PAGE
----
Author Topic: Norbert Moret (1921-1998)  (Read 244 times)

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Offline Ainsi la nuit

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Norbert Moret (1921-1998)
« on: September 03, 2018, 01:43:00 AM »
Seems that the Swiss composer Nobert Moret hasn't been much discussed on this forum. I'm not surprised - he's definitely not 'on the surface' of the performing world, and tends to be almost completely unknown. I feel an affinity towards him and his music, even though I've only heard a few pieces!

People might now Moret through his violin concerto En rêve that was written for and has been championed by Anne-Sophie Mutter, who has also recorded it with the Boston Symphony Orchestra and Seiji Ozawa. It's a fun little piece, very colourful and strange. I love it very much, and it seems I'm pretty much the only one; a lot of critics haven't warmed up to the piece at all. Luckily I couldn't care less, and I eagerly await the day when someone else takes it up and brings another perspective to it!

There's also a cello concerto that none other than Mstislav Rostropovich recorded. It's a fascinating work as well, even though I slightly prefer the violin concerto. Still, if only someone else gave us their interpretation and brought it back to life...

One can also check out an organ concerto recording on Spotify, and an audio recording of a double concerto for violin and cello on YouTube. That's all of this music I've found and heard! But Moret has a very particular sound, and I'm very fond of it. I'm aware of further recordings, but haven't found any way to access them without going to Switzerland.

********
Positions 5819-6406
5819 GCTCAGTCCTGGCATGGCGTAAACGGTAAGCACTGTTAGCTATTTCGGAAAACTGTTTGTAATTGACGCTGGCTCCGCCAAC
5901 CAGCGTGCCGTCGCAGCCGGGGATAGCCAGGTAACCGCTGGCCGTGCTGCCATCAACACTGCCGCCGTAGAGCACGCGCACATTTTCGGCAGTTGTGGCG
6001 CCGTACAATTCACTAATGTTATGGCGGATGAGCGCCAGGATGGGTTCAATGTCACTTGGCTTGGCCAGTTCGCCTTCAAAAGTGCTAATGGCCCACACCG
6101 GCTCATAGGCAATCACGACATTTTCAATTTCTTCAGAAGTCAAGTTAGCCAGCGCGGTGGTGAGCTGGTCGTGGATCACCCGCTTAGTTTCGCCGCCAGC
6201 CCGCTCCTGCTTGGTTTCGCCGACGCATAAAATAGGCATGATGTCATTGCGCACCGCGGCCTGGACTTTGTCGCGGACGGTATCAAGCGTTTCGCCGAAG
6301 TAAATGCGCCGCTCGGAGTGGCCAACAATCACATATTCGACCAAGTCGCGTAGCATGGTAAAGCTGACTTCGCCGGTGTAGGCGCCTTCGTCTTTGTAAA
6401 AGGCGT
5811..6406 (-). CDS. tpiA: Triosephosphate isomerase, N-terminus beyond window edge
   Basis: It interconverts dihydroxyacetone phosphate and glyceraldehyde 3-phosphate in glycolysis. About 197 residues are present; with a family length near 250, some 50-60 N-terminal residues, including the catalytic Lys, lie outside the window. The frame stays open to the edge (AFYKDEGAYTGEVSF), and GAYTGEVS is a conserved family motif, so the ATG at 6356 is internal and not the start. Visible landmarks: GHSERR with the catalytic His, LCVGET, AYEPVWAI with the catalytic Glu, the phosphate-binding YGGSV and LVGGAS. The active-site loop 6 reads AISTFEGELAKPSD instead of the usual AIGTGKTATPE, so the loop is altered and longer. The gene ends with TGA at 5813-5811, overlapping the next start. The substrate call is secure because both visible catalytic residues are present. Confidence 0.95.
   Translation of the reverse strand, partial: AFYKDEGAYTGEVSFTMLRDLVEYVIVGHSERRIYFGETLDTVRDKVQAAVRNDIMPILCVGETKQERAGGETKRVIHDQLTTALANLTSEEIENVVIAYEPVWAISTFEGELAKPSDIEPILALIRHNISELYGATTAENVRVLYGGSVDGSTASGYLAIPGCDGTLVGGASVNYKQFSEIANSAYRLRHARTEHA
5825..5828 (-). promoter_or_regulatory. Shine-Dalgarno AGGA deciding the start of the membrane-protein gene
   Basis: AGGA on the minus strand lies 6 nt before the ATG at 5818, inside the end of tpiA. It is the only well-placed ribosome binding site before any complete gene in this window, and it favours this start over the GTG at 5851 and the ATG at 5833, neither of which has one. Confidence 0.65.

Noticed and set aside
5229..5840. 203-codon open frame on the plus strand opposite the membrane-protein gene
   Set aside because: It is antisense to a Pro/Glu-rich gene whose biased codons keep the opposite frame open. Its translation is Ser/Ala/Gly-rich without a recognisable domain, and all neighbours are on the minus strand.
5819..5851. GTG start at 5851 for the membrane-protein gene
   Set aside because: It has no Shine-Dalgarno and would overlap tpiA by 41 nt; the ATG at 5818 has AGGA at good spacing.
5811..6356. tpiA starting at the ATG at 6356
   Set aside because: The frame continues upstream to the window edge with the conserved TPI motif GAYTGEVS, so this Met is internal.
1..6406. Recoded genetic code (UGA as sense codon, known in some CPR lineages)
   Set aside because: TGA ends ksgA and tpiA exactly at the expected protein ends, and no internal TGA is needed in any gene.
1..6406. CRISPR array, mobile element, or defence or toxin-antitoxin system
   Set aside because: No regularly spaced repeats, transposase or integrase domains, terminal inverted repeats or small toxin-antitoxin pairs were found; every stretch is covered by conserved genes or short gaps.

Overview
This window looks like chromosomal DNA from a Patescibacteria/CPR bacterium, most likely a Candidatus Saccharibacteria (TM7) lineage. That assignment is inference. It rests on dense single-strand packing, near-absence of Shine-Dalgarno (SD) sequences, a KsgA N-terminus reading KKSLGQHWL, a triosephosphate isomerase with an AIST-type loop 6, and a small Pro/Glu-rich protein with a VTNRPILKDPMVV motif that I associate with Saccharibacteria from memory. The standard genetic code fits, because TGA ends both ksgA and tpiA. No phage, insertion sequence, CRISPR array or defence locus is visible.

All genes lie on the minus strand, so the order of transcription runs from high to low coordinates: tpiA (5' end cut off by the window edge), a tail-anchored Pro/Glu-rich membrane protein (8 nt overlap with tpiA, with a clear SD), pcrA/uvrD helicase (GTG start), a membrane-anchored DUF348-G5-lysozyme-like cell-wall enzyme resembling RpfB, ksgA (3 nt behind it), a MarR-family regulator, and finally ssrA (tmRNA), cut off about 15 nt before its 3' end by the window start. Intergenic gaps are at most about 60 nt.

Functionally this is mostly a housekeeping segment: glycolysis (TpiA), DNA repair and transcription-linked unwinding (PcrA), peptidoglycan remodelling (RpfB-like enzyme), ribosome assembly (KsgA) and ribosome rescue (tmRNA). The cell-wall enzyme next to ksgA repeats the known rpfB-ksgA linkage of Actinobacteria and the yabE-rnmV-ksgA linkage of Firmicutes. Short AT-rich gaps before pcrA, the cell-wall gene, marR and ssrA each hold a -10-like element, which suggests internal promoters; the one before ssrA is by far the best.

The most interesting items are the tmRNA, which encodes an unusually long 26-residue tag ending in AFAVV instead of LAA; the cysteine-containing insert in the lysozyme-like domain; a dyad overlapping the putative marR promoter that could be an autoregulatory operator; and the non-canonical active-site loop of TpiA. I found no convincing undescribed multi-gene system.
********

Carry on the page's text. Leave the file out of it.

Does anyone else like this rather obscure composer?

Offline pjme

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Re: Norbert Moret (1921-1998)
« Reply #1 on: September 03, 2018, 02:10:59 AM »


http://www.musicweb-international.com/classrev/2004/July04/Moret_rsr6169.jpg

Norbert Moret was born in Fribourg where he completed his musical studies. From 1948 to 1950, he stayed in Paris and studied with Arthur Honegger, René Leibowitz and Olivier Messiaen. The latter’s teaching had, so we are told, an important influence on Moret’s musical development although you hardly notice it when listening to the music. In fact, while listening to his fine music, I more than once thought of Honegger and Bartok rather than of Messiaen. Moret did not come into prominence until he was fifty when his Germes en éveil was successfully performed during the Fête de l’Association des Musiciens Suisses. From then on, he composed consistently till his death in 1998. His fairly substantial output includes a number of concertos : a Cello Concerto (1984/5) written for Rostropovich who recorded it (Erato 2292-45530-2, now reissued on MGB CD 6103,which I have not heard so far), a Violin Concerto En rêve (1988) for Anne-Sophie Mutter who recorded it (DG 431 626-2), a Double Concerto for Violin, Cello and Chamber Orchestra (1981) that is available on Grammont CTS-M 23-2 (which I have not heard either), a Triple Concerto for Flute, Oboe, Harp and Strings (1984) as well as two organ concertos from 1995/6 and 1998 respectively, all of which are unavailable in commercial recordings so far. His output also includes several choral works, such as his oratorio for soloists, choruses and orchestra Mendiant au ciel bleu (1980/1) that is available on MGB CD 6199

Read more: http://www.musicweb-international.com/classrev/2004/aug04/Moret_trumpet.htm#ixzz5Q2GvPEGG

I remember the first performance of the oratorio, propably on Dutch Radio 4.
I must find out if I have a recording. ...

P.

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